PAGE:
With respect to the histology of the penis bulb, a basal and a differently staining, proximal portion can be distinguished. Both portions are densely granulated. The basal portion has the same structure and coloration as the tissue directly around the penis bulb and stays in contact with the latter through openings in the muscle layer of the bulb. The differently staining proximal section of the bulb most likely results from the accumulation of the granular secretion of penis glands which discharge into the proximal portion of the ejaculatory duct.
The parenchyma of intrapenial and penis papilla is characterized by a large number of conspicuously staining, nuclei. Several nuclei are present also along side the lamellae. The circular muscle layer of the penis is extremely well-developed. The width of the postero-dorsal muscle layer diminishes gradually towards the tip of the penis papilla, contrary to the antero-ventral layer. The latter decreasing rather abruptly in diameter distally to the sharp bend. This circular muscle layer envelops the entire penis, from tip to basal part, but becomes more or less interwoven on the last-mentioned portion.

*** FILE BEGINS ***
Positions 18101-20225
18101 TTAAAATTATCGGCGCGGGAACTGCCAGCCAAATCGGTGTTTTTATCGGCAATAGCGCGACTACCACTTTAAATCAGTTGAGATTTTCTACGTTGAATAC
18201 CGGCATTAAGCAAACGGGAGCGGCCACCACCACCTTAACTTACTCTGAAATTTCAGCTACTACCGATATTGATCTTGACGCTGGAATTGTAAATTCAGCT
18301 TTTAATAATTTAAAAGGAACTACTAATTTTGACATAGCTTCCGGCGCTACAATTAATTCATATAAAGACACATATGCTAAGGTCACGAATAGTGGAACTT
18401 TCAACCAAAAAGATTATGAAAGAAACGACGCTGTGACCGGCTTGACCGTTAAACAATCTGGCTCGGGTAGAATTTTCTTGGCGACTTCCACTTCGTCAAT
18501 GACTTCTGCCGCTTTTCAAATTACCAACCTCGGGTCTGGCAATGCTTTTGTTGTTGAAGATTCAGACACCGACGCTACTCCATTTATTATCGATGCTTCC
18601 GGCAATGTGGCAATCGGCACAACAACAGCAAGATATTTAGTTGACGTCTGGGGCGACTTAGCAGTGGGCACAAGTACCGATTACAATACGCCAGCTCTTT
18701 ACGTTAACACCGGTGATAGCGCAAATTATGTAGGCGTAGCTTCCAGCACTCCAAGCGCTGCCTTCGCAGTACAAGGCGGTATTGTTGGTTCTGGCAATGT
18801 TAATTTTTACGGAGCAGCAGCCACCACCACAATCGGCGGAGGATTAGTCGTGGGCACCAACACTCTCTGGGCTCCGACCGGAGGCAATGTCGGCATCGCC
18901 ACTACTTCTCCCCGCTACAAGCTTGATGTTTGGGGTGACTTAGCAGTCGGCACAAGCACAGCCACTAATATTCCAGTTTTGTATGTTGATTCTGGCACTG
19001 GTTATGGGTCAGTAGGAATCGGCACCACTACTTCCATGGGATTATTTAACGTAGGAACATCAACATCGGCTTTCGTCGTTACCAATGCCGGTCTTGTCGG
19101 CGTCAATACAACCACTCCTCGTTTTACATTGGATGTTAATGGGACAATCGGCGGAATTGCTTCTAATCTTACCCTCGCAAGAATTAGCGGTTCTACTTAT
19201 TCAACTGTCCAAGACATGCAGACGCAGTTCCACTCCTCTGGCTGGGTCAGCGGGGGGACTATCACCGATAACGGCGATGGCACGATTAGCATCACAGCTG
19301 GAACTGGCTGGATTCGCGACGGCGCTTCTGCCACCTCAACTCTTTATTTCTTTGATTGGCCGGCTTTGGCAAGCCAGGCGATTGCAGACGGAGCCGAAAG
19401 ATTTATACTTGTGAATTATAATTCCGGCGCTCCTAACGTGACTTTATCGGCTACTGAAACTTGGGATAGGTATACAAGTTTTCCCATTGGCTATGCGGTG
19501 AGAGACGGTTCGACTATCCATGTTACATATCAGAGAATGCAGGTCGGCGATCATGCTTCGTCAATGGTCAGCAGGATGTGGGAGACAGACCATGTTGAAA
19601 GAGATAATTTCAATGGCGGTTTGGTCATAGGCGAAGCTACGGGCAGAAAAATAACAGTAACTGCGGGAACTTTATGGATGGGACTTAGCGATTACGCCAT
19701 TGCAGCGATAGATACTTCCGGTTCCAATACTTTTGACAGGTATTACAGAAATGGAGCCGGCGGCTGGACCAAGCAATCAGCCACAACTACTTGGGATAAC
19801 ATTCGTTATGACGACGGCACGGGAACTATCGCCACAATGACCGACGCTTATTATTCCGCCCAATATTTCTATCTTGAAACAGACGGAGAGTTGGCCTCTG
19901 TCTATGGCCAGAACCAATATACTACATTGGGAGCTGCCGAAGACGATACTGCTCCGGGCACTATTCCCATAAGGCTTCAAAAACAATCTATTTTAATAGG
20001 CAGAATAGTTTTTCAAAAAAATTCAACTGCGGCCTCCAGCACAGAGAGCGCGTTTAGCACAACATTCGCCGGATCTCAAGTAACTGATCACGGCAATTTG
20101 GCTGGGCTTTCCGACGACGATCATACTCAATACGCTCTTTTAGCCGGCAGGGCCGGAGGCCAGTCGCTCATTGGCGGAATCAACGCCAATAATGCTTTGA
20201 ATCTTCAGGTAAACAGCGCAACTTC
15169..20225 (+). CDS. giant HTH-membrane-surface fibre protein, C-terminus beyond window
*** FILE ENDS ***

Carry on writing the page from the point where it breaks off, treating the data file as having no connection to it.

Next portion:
Male and common atrium are surrounded by well developed layers of circular and longitudinal muscles. Vasa deferentia and common vas deferens are surrounded by a layer of circular muscles. The ejaculatory duct is devoid of any surrounding musculature.
Female Reproductive System
The small, oval-shaped ovaries are situated directly behind the brain, on the medial portion of the ventral nerve cords. The oviducts arise from the lateral surface of the ovaries and run latero-dorsally to the ventral nerve cords. Behind the gonopore the ducts turn medio-dorsally and fuse to a common oviduct. Shortly after the fusion, the common oviduct makes a sharp anteriorly directed bend and, subsequently, opens into the bursal canal.
The main body of vitellaria is situated dorsally, but between the intestinal diverticula the follicles taper towards the ventral body surface. The vitellaria extend from the level of the ovaries into the hind end of the body.